What's going on with Gap? Their seemingly new identity looks like it belongs to Initech. New logo or a late April Fool's joke?
It looks like Gap has redesigned its identity, as it showed up on the Gap website without as much as a press release.
What do you think?
Honestly, I don't get it. It's cold and corporate. It reminds me of lifeless putty desk accessories and lunch out of the vending machine under florescent lights. This is supposed to be a consumer fashion brand! Where's the energy and life?
Here's the old logo, which at least had some personality.
It's still not clear who did this work, if it's the new company brand or what's really going on. I'll do some sleuthing and update this post as I learn more. Leave a comment and let us know what you think of the identity.
Update 11:20 PM 10/06/10: There's speculation that this new logo could be a PR stunt to help boost Gap's lagging sales. Gap has not been responding to any media inquiries at this stage. Read this Ad Age article for more info.
Update 8:00 AM 10/07/10: And the people pile on. A new account has opened on Twitter purporting to be the new Gap logo. Follow @gaplogo for a humorous string of comments and arguments in defense of the logo. Its bio reads, "I have feelings too, jerks"!
Still no word if the new logo is a PR stunt or a misguided rebrand.
Update 7 PM 10/07/10: Mashable reports Gap is asking its Facebook fans to design the new logo. Wow. A multimillion dollar brand and you're going to hand it off to the crowd after your effort is greeted with widespread criticism. Who's in charge over there?
Update: 10:00 PM 10/07/10: Gap President North America, Marka Hansen talks! Link to her statement on HuffPo here. Read it and decide for yourself. Sounds like a lil bit 'o BS to me. I think Gap was completely surprised by the hostile response to their new brand and they're scrambling to fix the problem. I predict Marka will be looking for a new job in six months or less.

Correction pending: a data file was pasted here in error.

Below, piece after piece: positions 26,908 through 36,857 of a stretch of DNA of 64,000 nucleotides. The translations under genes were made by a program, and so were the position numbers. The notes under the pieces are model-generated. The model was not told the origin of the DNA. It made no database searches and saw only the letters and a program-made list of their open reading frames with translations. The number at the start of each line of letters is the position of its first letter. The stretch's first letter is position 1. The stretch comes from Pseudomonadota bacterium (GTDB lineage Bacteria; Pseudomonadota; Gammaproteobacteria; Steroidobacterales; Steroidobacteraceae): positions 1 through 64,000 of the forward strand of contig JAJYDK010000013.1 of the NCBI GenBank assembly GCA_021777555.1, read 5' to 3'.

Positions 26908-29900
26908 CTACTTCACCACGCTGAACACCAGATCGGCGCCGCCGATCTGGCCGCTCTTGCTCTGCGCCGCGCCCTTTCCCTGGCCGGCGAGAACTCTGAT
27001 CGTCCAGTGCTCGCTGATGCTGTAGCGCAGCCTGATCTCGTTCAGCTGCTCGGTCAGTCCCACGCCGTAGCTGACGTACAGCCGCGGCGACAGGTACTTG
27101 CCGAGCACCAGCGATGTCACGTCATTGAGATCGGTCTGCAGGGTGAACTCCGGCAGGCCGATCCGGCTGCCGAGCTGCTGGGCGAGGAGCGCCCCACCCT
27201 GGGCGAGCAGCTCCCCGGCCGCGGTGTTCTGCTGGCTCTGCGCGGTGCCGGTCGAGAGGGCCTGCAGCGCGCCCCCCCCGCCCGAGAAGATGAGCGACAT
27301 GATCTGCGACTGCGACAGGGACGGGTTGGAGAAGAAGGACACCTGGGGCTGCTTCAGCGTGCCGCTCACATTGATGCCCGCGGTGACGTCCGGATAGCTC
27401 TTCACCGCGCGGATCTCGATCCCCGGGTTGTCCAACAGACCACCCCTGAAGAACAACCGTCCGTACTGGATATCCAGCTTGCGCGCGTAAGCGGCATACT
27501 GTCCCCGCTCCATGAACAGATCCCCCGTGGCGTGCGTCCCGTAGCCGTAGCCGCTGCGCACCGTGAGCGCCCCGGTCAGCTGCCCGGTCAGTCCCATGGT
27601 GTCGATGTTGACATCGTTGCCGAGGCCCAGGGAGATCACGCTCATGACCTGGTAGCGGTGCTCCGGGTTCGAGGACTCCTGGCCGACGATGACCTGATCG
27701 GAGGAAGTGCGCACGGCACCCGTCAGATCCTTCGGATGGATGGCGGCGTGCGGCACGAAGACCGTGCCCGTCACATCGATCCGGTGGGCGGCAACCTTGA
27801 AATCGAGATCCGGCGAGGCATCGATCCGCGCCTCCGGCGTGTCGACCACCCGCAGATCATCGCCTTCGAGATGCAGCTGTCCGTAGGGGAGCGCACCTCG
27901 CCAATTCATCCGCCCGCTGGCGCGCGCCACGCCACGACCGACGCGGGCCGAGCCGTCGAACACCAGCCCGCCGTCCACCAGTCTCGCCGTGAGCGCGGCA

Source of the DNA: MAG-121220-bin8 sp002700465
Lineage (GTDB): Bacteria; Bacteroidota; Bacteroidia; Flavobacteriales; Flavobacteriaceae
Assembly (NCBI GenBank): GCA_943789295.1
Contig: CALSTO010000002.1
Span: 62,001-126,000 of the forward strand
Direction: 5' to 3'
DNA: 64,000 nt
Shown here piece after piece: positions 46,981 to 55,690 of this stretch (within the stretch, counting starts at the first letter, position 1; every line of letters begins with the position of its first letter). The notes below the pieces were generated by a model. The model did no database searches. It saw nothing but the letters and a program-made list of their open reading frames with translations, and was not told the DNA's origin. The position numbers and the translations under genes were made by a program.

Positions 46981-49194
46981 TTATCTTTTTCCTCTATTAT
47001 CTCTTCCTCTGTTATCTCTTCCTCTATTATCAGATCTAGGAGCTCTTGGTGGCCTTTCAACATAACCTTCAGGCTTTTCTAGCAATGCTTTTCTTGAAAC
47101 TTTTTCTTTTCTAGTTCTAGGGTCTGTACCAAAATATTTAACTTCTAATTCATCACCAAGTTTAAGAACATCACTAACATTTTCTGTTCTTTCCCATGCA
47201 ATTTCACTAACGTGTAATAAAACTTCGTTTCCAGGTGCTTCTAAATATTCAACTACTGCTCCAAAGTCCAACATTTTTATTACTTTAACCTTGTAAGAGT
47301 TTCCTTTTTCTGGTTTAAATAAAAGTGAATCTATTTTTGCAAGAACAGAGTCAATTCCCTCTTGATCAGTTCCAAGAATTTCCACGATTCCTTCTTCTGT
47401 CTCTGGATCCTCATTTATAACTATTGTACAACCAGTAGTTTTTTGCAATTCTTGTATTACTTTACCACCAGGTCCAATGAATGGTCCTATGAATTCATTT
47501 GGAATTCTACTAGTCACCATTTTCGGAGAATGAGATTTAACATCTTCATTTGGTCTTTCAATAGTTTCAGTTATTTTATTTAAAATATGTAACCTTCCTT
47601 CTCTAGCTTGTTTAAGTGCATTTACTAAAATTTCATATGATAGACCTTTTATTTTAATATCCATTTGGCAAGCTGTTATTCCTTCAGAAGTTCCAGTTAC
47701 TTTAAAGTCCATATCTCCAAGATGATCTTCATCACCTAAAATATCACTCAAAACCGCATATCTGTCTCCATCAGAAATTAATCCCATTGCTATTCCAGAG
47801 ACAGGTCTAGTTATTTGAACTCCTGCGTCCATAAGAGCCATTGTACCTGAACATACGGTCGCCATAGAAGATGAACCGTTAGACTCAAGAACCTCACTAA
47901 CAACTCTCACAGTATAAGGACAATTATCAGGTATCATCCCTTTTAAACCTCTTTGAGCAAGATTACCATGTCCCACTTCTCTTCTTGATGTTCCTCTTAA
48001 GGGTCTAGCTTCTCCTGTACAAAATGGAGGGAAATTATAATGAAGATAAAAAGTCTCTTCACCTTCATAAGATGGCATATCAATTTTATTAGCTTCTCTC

We often think of branding as a complex exercise, requiring lots of time and money to do right. But, you can make your brand powerful and effective for a few bucks. You can also destroy it for just as cheap.
A Simple Definition
Branding has meant many things through the years, starting with the mark that was put on cattle to identify who owned it. But, today, at its most basic level, a company’s brand has come to mean it’s personality. Your brand is who you are; fun, capable, smart, quick, intimate, global, inexpensive, rude, difficult. These are the kinds of traits that make up a brand; traits that ultimately create a personality that the marketplace associates with your company.
In a minute I’m going to share five things you can do for next to nothing that will build your brand. But, first I’ll share two recent experiences with you; one bad and one good.
Last week it was our creative director's birthday, so a few of us went out to get lunch together. We walked over to a local gourmet pizza place, sat down and put our orders in. Everyone, except for me, ordered a pizza. I got a salad.